Itential Automation Gateway

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HTTPS Install


Itential Automation Gateway (IAG) utilizes HAProxy for HTTPS connections. Should you prefer another service, feel free to adapt this configuration guide to match your environment.

Note: IAG itself only supports HTTP. Making HTTPS requests to IAG without the proper setting may cause the web server to become unresponsive.

The general steps to configure HAProxy are as follows:

  • Log into the server as root, or a privileged user that has access to sudo. All commands herein require privilege escalation.
  • Install HAProxy.
  • Create keys and certificates.
  • Modify the configuration file.
  • Enable the service.
  • Validate the service.

Install HAProxy

In the most simple case, HAProxy can be easily installed using the yum package manager, via the yum install command. Should you require a more up-to-date version, HAProxy also provides an installation path via their source files directly.

yum install haproxy

Certificate Authority Signed Certificates

The private key must be created and the certificate request must be submitted to a trusted certificate authority (CA) for signing. Your certificate authority should return the following set of files.

  • Signed certificate
  • Intermediate CA certificate
  • Root CA certificate

After the signed certificate is received, the final configuration of a secure Itential instance should occur.

Note: The commands provided in this section should be considered a simple reference implementation. Additional TLS extensions may be added as desired (such as the subject alternate name). Your company's internal procedures or certificate authority's procedures should be consulted for more detailed instructions on creating a certificate request.

Before Certificate Authority Signature

Itential Automation Gateway can be configured to connect to each of its external systems using TLS certificate-based encryption. Use the following openssl command to create a new private key and certificate request.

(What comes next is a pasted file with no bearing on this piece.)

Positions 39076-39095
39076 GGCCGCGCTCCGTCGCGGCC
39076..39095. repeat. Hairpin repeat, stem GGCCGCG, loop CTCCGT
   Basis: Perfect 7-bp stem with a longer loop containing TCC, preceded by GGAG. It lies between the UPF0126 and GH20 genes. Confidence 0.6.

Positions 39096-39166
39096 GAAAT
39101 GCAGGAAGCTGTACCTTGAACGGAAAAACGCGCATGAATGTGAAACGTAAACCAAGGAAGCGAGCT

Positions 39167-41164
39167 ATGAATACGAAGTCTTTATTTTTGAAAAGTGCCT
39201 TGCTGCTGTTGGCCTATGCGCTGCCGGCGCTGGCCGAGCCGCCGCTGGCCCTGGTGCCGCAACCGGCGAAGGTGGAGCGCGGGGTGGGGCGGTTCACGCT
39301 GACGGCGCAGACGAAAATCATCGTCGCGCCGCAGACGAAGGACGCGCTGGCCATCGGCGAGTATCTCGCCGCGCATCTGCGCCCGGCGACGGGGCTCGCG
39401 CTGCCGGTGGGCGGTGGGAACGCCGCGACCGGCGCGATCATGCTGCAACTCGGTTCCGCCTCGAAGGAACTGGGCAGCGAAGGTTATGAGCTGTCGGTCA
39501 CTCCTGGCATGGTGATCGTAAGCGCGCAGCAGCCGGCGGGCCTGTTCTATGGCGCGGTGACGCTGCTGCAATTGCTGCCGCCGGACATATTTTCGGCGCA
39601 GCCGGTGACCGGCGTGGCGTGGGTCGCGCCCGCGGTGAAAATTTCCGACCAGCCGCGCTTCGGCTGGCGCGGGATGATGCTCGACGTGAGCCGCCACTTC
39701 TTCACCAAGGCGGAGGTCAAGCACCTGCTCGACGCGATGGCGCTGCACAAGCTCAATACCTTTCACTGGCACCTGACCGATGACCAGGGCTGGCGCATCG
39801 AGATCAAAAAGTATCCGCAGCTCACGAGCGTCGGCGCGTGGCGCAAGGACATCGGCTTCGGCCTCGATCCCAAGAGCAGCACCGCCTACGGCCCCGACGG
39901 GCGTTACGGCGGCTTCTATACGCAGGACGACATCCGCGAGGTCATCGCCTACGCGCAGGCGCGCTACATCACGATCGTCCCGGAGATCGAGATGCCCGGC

mkdir /etc/ssl/itential
openssl req -newkey rsa:2048 -keyout /etc/ssl/itential/itential.key -out /etc/ssl/itential/itential.csr

Complete the following fields to create the security certificates for your Itential configuration.

Field Name Description
Country The two-letter country code where your certificate authority resides.
State or Province The name of the state or province where your certificate authority resides.
Locality The name of the city where your certificate authority resides.
Organization The name of your company.
Organizational Unit The name of your department or program.
Common Name For server certificates, the common name should match the FQDN of the server.
Email Address Your email address.
Challenge Password Supply a challenge password for the certificate request.
Company Name (optional) Supply a company name for the certificate request.

Verify the output.

You are about to be asked to enter information that will be incorporated
into your certificate request.
What you are about to enter is what is called a Distinguished Name or a DN.
There are quite a few fields but you can leave some blank
For some fields there will be a default value,
If you enter '.', the field will be left blank.
Country Name (2 letter code) [XX]:US
State or Province Name (full name) []:GA
Locality Name (eg, city) [Default City]:ATLANTA
Organization Name (eg, company) [Default Company Ltd]:ITENTIAL
Organizational Unit Name (eg, section) []:QA
Common Name (eg, your name or your server's hostname) []:*.itential.local
Email Address []:

Please enter the following 'extra' attributes
to be sent with your certificate request
A challenge password []:
An optional company name []:ITENTIAL

Perform the following steps:

  1. Set the PEM pass phrase to a secure value.
  2. Set the common name of the certificate to the IP address or FQDN assigned to the server.
  3. The specific settings for the private key in the previous commands may be dictated by your organization's internal security policy.
  4. The common name of a server certificate should the same as the FQDN its clients are configured to connect to. For example, when signing certificates for the MongoDB server, if the common name of the certificate request is, the IAP properties.json configuration must use in the URL.